Pages

Thursday, December 22, 2016

We Are All Liars















Dad had told me for three years that my daughter had to know there is no Santa. Suggested she was playing me.

“How? She’ll still get the goods when she knows.”

“But she doesn’t know that.”

Ah. A father’s wisdom. I was a single mom, often broke, but the kid always got what she wanted from Santa and something from me, too. Maybe Dad was right and she played along to ensure she got what she wanted, but I believed— that she believed— until the Christmas she was nine.

As the holiday approached, she and her friends made lots of Santa jokes, talked about classmates who said there’s no Santa, and sometimes outright called me Santa through their giggles.

I was sitting at the kitchen table one evening when my daughter climbed up on my lap and said, “I know. Just tell me.”

“Tell you what?”

“You. Santa.”

“Really? You know?”

Eye roll.

I sighed and told her.

She ran to her room, dived into bed, rolled to the wall and repeatedly banged her head against it, all while sobbing, of course.
She screamed that I was a liar, that she could never trust adults again—You are ALL liars! —and how could your own mother deceive you so?

I quietly explained that Santa is real, he lives in our hearts, it’s a loving tradition, and all that crap, while feeling like the shittiest mother ever.

It seemed to calm her. She caught her breath, stopped bawling, and hugged her stuffed rabbit.

Then she bolted upright, startled, and screamed, “Oh my God, the Easter Bunny!”

Jesus, it was a long night.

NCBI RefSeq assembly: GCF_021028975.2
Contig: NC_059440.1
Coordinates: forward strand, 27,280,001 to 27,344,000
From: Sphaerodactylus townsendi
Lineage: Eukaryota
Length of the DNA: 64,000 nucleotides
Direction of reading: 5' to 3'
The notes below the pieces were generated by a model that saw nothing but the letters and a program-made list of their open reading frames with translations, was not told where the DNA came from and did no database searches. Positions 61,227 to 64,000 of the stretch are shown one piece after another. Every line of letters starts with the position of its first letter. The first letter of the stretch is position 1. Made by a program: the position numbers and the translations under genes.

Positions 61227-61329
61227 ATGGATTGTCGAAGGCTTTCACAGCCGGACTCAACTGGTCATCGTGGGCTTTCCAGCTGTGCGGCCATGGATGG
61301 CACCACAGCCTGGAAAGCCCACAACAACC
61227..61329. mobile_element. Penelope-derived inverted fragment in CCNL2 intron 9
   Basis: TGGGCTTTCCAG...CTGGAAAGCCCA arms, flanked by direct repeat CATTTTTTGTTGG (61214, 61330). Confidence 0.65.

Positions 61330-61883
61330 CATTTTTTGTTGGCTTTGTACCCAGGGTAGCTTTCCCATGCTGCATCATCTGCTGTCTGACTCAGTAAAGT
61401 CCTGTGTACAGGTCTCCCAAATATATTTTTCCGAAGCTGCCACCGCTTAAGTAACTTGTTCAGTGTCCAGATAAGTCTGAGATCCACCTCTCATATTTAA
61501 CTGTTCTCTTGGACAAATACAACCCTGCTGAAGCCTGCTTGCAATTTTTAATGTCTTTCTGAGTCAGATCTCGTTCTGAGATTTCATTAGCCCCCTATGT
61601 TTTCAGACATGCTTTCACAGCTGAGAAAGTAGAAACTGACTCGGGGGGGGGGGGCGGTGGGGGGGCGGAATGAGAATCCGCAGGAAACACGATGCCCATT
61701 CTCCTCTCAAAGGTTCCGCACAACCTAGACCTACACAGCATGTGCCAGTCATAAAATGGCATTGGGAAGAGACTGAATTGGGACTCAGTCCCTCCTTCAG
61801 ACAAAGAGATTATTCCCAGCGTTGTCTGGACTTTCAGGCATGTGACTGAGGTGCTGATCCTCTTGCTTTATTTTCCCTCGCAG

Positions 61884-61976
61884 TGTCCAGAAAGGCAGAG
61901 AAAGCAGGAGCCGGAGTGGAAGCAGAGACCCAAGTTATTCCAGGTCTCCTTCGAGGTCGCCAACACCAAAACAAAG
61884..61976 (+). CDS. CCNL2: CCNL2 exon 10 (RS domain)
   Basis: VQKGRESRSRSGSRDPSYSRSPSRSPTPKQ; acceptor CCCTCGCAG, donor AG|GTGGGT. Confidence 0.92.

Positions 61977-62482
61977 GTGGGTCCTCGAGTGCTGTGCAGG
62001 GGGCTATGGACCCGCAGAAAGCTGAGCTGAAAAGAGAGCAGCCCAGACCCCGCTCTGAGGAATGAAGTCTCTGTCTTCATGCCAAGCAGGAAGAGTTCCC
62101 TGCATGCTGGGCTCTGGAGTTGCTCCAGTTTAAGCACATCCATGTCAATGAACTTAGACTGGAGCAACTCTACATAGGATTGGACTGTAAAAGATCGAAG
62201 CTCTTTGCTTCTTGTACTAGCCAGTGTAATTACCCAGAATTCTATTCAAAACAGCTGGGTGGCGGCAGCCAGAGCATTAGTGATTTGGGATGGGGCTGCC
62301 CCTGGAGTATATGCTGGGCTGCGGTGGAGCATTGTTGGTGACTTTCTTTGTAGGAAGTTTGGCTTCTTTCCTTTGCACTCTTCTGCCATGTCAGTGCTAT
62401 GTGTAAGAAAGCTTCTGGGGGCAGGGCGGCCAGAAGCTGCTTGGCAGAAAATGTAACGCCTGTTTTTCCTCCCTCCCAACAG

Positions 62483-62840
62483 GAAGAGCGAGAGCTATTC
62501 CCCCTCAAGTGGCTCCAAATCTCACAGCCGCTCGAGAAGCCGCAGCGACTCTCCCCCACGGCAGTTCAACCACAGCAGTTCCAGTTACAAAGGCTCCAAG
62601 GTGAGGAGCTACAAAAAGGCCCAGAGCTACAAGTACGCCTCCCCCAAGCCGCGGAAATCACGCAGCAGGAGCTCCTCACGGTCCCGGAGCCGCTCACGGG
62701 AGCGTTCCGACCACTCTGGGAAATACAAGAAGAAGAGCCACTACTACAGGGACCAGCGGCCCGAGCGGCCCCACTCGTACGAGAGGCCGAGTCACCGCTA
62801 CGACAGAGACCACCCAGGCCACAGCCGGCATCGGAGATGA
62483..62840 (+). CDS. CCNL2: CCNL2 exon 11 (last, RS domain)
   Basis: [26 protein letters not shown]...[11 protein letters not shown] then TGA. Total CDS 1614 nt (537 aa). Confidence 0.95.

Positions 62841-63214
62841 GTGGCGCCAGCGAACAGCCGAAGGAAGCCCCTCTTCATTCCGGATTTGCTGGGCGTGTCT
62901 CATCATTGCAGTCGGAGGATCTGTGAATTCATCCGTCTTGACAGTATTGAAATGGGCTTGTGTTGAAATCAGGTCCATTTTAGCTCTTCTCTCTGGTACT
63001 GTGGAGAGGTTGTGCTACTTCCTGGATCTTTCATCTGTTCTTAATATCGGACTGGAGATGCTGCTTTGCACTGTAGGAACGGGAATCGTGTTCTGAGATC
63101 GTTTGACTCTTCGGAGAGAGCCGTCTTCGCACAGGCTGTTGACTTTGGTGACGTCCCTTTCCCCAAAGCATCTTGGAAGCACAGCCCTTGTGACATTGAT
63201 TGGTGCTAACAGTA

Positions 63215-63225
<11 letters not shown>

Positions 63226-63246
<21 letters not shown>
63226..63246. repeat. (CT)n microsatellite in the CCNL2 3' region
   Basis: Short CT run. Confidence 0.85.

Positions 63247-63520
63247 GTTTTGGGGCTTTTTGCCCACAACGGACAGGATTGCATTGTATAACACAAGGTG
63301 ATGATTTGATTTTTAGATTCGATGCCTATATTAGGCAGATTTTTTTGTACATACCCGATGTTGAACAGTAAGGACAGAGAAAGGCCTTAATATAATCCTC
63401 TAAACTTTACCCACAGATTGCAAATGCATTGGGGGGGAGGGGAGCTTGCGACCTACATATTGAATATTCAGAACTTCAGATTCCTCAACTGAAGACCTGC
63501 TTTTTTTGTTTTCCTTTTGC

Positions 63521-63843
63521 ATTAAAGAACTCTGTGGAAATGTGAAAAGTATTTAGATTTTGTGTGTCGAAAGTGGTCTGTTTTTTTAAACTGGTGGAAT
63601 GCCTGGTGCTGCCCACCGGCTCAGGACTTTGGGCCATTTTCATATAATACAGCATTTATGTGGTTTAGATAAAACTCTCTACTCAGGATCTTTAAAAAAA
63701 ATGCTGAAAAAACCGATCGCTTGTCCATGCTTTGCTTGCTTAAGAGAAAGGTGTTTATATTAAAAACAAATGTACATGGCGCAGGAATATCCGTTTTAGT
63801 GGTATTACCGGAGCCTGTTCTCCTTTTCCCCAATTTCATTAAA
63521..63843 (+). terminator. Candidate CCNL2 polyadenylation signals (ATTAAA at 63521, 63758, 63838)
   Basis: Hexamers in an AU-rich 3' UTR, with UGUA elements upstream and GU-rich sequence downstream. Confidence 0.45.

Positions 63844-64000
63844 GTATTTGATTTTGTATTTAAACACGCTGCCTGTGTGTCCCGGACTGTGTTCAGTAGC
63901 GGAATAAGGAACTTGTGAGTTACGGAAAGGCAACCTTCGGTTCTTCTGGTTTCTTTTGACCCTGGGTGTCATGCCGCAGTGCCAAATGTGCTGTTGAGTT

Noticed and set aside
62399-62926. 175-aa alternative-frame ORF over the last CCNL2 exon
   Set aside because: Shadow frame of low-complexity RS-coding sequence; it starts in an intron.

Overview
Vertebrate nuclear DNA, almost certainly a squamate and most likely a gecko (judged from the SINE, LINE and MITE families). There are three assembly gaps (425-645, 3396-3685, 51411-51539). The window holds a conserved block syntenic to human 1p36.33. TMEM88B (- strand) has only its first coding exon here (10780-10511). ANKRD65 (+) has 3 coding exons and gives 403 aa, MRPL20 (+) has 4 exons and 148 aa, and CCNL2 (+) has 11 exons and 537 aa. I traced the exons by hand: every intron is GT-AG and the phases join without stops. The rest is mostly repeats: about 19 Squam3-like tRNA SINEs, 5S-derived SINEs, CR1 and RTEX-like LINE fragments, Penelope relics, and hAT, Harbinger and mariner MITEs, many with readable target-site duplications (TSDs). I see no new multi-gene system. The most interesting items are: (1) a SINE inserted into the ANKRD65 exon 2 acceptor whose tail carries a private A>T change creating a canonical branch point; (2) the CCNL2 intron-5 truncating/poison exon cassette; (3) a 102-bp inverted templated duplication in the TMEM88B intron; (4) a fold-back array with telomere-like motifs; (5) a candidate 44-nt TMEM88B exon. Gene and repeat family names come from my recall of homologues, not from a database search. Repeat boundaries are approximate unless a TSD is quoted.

And yes, we had to cover that, too.






12 comments:

  1. Ha! Yes, those conversations can go on for a while. Thanks for the needed laugh.

    ReplyDelete
    Replies
    1. On and on and on! Thanks for coming by!

      Delete
  2. Oh boy. My sister Sandy told me on Christmas Eve the "truth" about Santa. I don't know if I've ever fully forgiven her.

    ReplyDelete
    Replies
    1. Ha. Give it a couple more years : )

      Delete
  3. Great family history right there! Loved it.

    ReplyDelete
  4. Any way you slice the Santa pie, you're doomed. A trusting soul, I was devastated to discover that Santa wasn't real. Heartbroken. Way too old to have been taken in for so long. So I decided that I would not lie to my own little boys. They enjoyed Santa movies and gifts and Christmas fun, but the idea was that "Santa is pretend, like Big Bird." ("Big Bird isn't real, Mom?")

    SIGH.

    Tell you what, it would have been easier just to say that Santa is real. I forgot that kids talk. Oh man, would they ruin some other child's Christmas? Fortunately we lived in a remote mountain community at that time, and most of our friends didn't make a big deal out of Santa. But still, yeah.

    ReplyDelete
    Replies
    1. This parenting stuff aint for sissies! Ha. We do our best. Thanks for coming by, and Merry Christmas!

      Delete
  5. My husband wants to know how you fared with the Tooth Fairy?

    ReplyDelete
  6. Oh, I do love this story. And I love the dino card and magnet images! And grownups SO DO lie to kids. But disillusionment and loss of innocence were going to happen anyway...and there is still Truth in magic and mystery...and thus you are absolved of parental guilt in this matter.

    ReplyDelete